It’s got a ton of rough edges but the boilerplate is there to get a proof of concept pretty quickly
Its just a different stack.
In my experience, it can take a couple of minutes just to deploy 20 pages, but that could just be the overhead of Typescript and SASS compilation too...
Took some effort to get everything under 60 seconds, speed was the main reason to use Hugo.
And then using SQLite to insert and update DOM elements? Holy cow, icing on the cake. Unlike the first part, there’s no explanation of why you’d want to do that. But by that point I was so drawn in that I didn’t care and was just enjoying the ride.
Basically SQLite has a virtual table mechanism  where you have to define a few functions that figure out how to scan your "fake" table / which indices to use and then how to read / write the actual data. I hook into this mechanism and redirect the request to DOM functions like querySelector() etc. Then there's the issue about SQLite being fully synchronous, but I have to run it in a WebWorker - and the WebWorker can't actually access the DOM and it can only communicate asynchronously with the main thread... So I have to do some weird stuff with SharedArrayBuffer and Atomics.wait to make that work .
:-) There a high amount of SQLite content/articles/blogs on the web that can provide this effect. SQLite is to programmers like the stars are to astronomers. A wonder.
Might it be feasible to easily strip down SQLite so that it only compiles the parts for read-only use? The browser version is obviously somewhat read-only but that's because of the sandbox. I'm talking about excluding the code for CREATE, UPDATE, INSERT and everything else which is just for writing. The aim here would be to produce a significantly smaller WASM binary.
I'm guessing that the answer is no, there's no easy way of doing this without significant rewrites of SQLite's core, but... I can't be the only one to think of this, surely?
Stripping out the write parts is a good idea. SQLite actually has a set of compile time flags to omit features . I just tried enabling as many of those as possible, but it didn't seem to reduce wasm size much, though I might be doing something wrong. There's also no easy flags to disable CREATE / UPDATE / INSERT .
The storage of SQLite is already really efficient, for example integers are always stored as varints so small ones only take a byte. The only thing I think could maybe be improved for this use case is changing the structure of the b-tree to be more columnar - since right now all the data from different columns is intermingled with the btree structure itself, querying a subset of columns has a high overhead.
Being able to use fts-5 without the penalty of having to pull down the whole index make it work much better at larger scales, even with the penalty of additional network requests.
There isn't actually just 1 big domain instance either. It's more like one per user session, and then a global instance.
The impact this had on reducing complexity and bugs is incredible. I haven't seen a null ref exception in a long time. Also, being able to dump your entire universe to disk by serializing a single object is really nice.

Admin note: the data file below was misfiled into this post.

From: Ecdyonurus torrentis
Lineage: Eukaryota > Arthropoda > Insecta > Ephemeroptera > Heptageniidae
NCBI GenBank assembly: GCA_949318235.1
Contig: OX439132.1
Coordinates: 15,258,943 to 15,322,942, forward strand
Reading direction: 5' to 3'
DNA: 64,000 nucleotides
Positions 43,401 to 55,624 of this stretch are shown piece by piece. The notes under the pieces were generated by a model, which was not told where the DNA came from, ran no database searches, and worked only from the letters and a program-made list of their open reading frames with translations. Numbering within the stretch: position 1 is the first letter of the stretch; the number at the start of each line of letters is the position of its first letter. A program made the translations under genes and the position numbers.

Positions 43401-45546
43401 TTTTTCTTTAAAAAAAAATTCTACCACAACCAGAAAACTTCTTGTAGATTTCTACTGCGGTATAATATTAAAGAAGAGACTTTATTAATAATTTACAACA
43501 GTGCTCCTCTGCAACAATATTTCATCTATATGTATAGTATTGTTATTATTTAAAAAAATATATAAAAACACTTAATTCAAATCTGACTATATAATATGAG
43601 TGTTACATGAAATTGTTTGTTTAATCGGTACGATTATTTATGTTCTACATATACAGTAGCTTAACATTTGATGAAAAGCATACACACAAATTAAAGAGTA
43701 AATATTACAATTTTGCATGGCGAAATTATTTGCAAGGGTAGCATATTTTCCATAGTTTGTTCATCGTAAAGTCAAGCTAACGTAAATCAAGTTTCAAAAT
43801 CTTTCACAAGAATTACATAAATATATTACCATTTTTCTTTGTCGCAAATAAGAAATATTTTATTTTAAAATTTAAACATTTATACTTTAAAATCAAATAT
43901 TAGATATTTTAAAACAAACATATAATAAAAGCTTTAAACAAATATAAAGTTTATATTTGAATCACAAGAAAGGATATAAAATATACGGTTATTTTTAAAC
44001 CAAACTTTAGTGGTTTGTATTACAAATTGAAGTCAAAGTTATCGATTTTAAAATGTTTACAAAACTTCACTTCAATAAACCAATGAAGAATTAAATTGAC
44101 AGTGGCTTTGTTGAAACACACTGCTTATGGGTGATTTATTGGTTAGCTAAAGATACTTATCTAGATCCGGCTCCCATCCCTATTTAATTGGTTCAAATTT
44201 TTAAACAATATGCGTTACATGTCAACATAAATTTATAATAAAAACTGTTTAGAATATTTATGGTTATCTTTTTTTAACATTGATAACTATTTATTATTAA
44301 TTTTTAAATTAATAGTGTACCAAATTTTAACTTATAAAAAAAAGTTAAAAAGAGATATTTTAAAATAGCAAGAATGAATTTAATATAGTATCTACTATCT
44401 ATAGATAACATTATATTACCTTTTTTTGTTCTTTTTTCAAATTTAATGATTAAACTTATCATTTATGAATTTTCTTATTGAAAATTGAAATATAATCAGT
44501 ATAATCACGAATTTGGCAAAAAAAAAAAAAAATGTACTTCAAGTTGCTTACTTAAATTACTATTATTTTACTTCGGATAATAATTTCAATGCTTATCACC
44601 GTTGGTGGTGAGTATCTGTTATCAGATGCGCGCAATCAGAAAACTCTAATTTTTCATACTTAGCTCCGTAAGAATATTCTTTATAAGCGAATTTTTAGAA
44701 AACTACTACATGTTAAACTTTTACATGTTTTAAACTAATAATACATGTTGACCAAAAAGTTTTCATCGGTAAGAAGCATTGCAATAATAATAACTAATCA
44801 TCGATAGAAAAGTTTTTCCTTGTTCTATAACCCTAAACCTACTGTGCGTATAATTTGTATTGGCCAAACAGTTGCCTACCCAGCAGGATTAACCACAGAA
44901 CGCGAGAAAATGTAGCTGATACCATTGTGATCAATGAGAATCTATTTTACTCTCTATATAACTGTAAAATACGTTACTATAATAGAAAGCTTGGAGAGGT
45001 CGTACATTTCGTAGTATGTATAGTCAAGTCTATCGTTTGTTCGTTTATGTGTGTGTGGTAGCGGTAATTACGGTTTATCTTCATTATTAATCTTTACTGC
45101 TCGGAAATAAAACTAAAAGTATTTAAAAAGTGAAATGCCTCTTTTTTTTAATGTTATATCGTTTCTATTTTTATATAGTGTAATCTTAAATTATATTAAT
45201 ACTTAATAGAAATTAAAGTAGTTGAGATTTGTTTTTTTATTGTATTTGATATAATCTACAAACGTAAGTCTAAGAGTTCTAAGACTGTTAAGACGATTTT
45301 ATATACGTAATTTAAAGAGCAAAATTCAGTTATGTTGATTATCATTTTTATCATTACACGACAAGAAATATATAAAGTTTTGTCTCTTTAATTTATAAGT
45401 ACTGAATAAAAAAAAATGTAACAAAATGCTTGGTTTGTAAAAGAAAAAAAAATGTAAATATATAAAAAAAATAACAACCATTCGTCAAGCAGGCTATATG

For web browser based genome browsers I suspect this (very cool!) sqlite hack would require many more http requests.
I've used this for the same basic idea as this article, only letting me store SQLite databases in AWS's S3 that I can access with AWS APIs so they don't need to be public. It works well, though it's absolutely not for every use case, the overhead is considerable.
I even used it once to read SQLite database files in a zip file stored in S3 without having any local storage to use. Not one of my prouder moments, but hey, I coded my way out of the corner someone else designed for me.
Once you wrap your head around how you need to pass parameters to the helper, it's really straightforward, you just need to implement the xOpen and xRead calls.
I didn't fiddle with the window sizes like the submitted article (the chunk is fixed to 8KiB), but I did optimize it so that reading chunk N+1 of the file reused the response reader of chunk N rather than make a new request. Furthermore I keep an LRU cache of only the last three chunks in memory, because the ZIP files are each only read once.
Using the "Range" HTTP header to read chunks of the database file absolutely works!
But to be clear, there's no write equivalent, is there? You can't use "Range" with a PUT request.
It's amazing but also slightly terrifying in the knowledge that then someone's going to write an SMB-over-HTTP connector.
However, I imagine a service to support your scenario could be written in a standard back-end server language like Go or JS. The challenges involved would be much greater, however -- how to handle concurrency in particular. I suspect one would do better to just run PostgreSQL behind a web API.
But as always, it's seldom the tools, but the right tool used for the wrong usecase that is the problem.
You could of course implement a writing API with POST requests for changing pages of the database - but then you would lose most of the benefits of this (not requiring any special kind of server).
I also thought about implementing a kind of overlay filesystem, where chunks that are written to the file are stored in a local storage so the modified data is available locally while still reading everything else from the remote database.